I’m fast becoming a fan of children’s fiction and am delighted to be part of the launch celebrations of Alfie Bloom and the Talisman Thief, the second book in the Alfie Bloom series by Gabrielle Kent. Alfie Bloom and the Talisman Thief was published by Scholastic on 2nd June 2016.
Today Gabrielle Kent tells us all about the origins of Alfie Bloom
Alfie Bloom and the Talisman Thief
When Alfie Bloom inherited a castle and a centuries-old magic, his dull and lonely life was changed forever. But Alfie’s new life has come with dangers he never could have expected. When Ashford the butler is kidnapped in the middle of the night, the castle comes under threat from a terrifying enemy. Trapped inside with only his twin cousins and best friend Amy, it’s up to Alfie to defend his inheritance and prevent a terrible fate from befalling the whole of England!
The Origins of Alfie Bloom
A Guest Post by Gabrielle Kent
I have loved castles since I was very young. I visit local ones wherever I go and always wondered what it would be like to have one of my very own. In 2006 some friends took me to Castle Coch in Wales. It is a fabulous place full of quirky little touches and looks as though it was built by someone who wanted a fairytale castle of their very own. In one of the rooms I came across a carving of The Fates above a fireplace. I felt as though they could come to life at any minute and tell me my destiny. I imagined a child inheriting the castle and talking to The Fates. As I made the long drive back from Cardiff to Teesside the idea grew bigger and bigger, and by the time I got home the story of Alfie Bloom was ready to be written.
The name of the town where the story is set, Hexbridge, is a blend of the North Eastern towns Corbridge and Hexham. I see the novel as being set around that beautiful area and think the composite name sounds magical. The creation of Hexbridge was influenced by the age and layout of Helmsley and Alnwick market towns. When I was eleven years old, my class went on a field trip to Alnwick. We visited the castle and I was struck by the ornate coaches inside. These were in my head when I wrote about the coach that took Alfie to learn of his inheritance. During that visit to Alnwick there was a medieval festival held in the market square. Everyone was dressed in costume and there was dancing, food and craft stalls and a ducking stool in the centre of the square. That festival influenced the Samhain and Beltane festivals that Alfie attends in the first two books.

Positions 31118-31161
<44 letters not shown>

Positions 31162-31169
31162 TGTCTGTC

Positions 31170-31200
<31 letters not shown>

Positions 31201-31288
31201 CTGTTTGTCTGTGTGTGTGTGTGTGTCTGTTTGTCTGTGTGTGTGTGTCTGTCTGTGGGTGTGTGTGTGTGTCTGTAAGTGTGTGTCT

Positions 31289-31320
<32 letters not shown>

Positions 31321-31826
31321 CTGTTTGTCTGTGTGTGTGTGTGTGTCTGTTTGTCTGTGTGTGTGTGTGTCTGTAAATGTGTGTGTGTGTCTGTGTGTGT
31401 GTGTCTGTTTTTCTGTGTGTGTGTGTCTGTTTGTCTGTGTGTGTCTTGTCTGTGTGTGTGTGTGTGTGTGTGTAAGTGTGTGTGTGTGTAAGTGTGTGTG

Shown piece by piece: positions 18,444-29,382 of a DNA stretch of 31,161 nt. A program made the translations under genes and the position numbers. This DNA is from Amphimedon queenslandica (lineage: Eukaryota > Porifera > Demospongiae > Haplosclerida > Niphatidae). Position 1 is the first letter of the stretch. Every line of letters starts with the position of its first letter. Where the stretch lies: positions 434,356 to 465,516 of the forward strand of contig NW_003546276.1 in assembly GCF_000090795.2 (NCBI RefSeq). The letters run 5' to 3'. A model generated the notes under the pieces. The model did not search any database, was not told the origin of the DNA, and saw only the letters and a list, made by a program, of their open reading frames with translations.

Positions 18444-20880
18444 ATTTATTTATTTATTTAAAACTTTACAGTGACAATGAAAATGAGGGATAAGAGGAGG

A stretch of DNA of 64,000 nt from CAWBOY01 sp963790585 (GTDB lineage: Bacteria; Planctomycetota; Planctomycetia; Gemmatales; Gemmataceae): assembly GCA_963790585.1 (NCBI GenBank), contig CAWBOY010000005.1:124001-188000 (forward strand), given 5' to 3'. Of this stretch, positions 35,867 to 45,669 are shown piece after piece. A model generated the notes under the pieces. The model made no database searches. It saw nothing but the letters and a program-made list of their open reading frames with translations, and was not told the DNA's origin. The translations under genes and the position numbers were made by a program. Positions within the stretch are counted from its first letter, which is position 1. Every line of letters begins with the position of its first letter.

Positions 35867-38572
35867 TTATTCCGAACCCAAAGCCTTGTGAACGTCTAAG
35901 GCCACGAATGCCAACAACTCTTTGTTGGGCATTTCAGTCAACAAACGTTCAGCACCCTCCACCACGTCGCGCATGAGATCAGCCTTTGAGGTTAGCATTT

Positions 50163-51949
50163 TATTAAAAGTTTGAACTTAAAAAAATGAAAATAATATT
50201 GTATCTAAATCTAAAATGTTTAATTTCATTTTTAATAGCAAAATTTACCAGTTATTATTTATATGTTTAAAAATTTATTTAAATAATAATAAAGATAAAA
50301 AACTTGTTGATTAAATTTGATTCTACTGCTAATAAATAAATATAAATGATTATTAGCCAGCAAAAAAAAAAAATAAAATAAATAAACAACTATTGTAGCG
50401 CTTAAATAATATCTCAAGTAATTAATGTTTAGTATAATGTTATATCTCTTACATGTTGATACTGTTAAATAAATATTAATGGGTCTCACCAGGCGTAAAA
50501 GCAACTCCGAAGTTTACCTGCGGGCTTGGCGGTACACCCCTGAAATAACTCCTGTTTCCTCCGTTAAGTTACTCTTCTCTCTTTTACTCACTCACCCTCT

Like Alfie, I moved town in my final year of primary school. This was a really significant event for me, I had to build friendships and get to know the temperaments of my new teachers. I was really impressed with the beautiful Victorian building after the modern, blocky grey school I had moved from. There were rumours that there were secret passages behind panels and the school stage. I imagined Alfie and his friends within the corridors and school hall of that building as I was writing about Wyrmwald House. I visited that school recently and was very pleased to hear that tales of secret passages from the headteacher’s office are still going strong!
Alfie’s relationship with his cousins is very much influenced by my relationship with some of my cousins in Ireland, particularly my younger cousins Niall, Aisling and Sinead who lived on a farm in Wicklow. They were wildlings and had the best ideas for adventures. We built forts from haybales, climbed trees in the orchard and raided my aunty’s secret chocolate stash for midnight feasts – despite still being full from the massive feasts she cooked for us every evening. Those summers were pretty idyllic and an escape from the rough estate where we lived back in England before moving to a new town. It was as though I got to step into a magical world for a few weeks each year and I wanted to carry that feeling into my writing.
So, while the idea for the first book came to me at Castell Coch, the origin of the Alfie Bloom novels lies in all the places I have visited, the people I care about, and the adventures that I hope I never stop having.
About Gabrielle Kent
Gabrielle Kent has worked in and around the videogames industry for fifteen years and currently lectures in games art and design at Teesside University. As well as teaching, she directs and presents Animex, the UK’s largest annual games and animation festival, bringing young people together from all over Europe. Gabriellehas written and contributed to a number of articles, papers and broadcasts on gaming and is a regular judge on the Games BAFTA awards. In 2006 she was voted one of the Top 100 most Influential Women in the games industry by US based Next Gen magazine.